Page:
You are here

Buyers return as HDB resale prices consolidate

SRX Property data shows resale transactions rise 3.9%, while prices slip 0.4% in September

HDB flats in Bedok estate. As HDB resale prices fell in September, it also drew more buyers back into the secondary market.


AS HDB resale prices fell in September, it also drew more buyers back into the secondary market.

SRX Property data released on Thursday showed resale transactions rose by 3.9 per cent, while prices slipped 0.4 per cent in September compared to August. About 1,504 HDB resale flats were sold in September, up from 1,447 units in August.

Property consultants say the price decline is considered very gradual and stable. So far this year, they have only fallen 2.3 per cent. This is much milder than the 6 per cent drop in HDB resale prices in 2014 shown by official data. The slow moderation of prices is expected to continue in the last quarter of the year. For the whole of 2015, consultants are expecting an overall decline of 2-3 per cent.

Market voices on:

Total transactions for the entire 2015 could come in at 19,000 to 21,000 units. They currently stand at about 13,100 units, SRX Property said.

R'ST Research director Ong Kah Seng said that prices are stabilising. "There has been almost zero per cent change in resale prices for H2 2015. Each month, we see +/-0.5 per cent changes month on month. But all in all, the average longer-term effect is a flattish price trend for H2 2015. Q2 and Q3 this year have confirmed that buying interest has reached an equilibrium point."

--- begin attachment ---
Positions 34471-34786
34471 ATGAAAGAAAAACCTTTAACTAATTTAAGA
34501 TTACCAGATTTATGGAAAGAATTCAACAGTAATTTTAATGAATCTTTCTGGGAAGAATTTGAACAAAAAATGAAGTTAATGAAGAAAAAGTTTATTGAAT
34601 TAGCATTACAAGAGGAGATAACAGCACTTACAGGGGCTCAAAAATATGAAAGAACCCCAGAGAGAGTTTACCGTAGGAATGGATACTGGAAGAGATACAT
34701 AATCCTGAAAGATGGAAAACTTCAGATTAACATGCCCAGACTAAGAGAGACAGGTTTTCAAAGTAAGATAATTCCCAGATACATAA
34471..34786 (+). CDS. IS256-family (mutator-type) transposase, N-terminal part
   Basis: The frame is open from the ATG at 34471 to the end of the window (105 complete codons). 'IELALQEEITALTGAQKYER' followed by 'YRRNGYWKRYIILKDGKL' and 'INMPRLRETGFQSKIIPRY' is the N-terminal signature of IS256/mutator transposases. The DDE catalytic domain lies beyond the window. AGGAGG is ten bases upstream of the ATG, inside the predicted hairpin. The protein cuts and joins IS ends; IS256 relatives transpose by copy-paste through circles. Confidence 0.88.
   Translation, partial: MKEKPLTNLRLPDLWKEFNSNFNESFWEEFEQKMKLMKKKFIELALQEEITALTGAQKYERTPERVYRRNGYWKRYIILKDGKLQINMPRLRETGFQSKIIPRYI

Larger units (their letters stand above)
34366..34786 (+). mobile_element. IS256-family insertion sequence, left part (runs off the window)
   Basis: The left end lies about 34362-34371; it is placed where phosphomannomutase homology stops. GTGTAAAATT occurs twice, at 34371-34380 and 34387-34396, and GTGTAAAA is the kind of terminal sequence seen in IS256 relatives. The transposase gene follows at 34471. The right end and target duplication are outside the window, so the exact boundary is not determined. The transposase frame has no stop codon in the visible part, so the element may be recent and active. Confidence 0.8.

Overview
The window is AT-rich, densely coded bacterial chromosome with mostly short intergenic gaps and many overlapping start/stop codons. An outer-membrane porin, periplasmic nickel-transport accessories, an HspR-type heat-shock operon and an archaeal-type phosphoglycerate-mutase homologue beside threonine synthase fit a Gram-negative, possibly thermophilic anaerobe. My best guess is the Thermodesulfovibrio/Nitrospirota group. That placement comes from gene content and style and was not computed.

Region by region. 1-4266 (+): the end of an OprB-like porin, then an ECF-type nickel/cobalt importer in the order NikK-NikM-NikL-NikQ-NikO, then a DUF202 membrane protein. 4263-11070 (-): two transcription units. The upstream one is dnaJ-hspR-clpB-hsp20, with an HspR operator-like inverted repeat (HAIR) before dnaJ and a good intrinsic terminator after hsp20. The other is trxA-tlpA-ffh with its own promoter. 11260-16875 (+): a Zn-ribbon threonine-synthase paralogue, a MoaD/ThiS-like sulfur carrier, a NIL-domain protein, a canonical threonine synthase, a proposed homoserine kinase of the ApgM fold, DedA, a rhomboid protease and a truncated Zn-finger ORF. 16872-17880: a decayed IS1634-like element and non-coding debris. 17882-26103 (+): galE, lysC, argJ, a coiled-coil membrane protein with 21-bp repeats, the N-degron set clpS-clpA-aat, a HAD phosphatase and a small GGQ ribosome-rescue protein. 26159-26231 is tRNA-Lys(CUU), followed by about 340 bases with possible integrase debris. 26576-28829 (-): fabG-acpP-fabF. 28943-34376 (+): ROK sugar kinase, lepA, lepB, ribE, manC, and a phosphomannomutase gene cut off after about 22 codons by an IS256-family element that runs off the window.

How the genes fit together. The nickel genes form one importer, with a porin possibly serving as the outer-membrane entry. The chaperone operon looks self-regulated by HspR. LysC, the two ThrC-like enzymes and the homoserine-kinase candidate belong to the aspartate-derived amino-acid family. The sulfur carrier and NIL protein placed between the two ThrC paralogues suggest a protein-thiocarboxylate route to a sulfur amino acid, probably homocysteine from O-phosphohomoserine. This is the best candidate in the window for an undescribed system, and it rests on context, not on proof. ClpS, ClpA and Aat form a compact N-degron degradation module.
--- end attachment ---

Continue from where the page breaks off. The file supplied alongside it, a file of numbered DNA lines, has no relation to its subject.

Ismail Gafoor, CEO of PropNex Realty, said: "HDB prices are going through a period of consolidation with marginal price movements as compared to 2014 when overall resale prices slid 6.2 per cent. More buyers are entering the market as current price points are attractive enough for young couples and upgraders."

He explained that with resale prices island-wide having fallen below valuation prices, there is no more of that excess that resale prices used to have over valuation that had to be paid in cash. The less cash-rich would thus be more inclined to buy since their down payment can be wholly made using Central Provident Fund (CPF) savings and housing grants.

Factors explaining the higher number of transactions cited by Nicholas Mak, executive director at SLP International, include buyers returning to the market after the Hungry Ghost month, and new HDB housing policies announced at the National Day Rally, particularly the new Proximity Housing Grant and the higher income ceilings for the CPF Housing Grant for resale flats.

On the other hand, the price dip was likely due to supply and demand side measures, ERA's key executive officer Eugene Lim said, specifically the tremendous 25,000 or so build-to-order and balance flats offered by the HDB for the whole of this year, plus the mortgage servicing cap of 30 per cent for housing loans.

The still-mild correction in public housing prices has quelled most suspicions that there might be any significant policy changes for public housing in the next six to 12 months.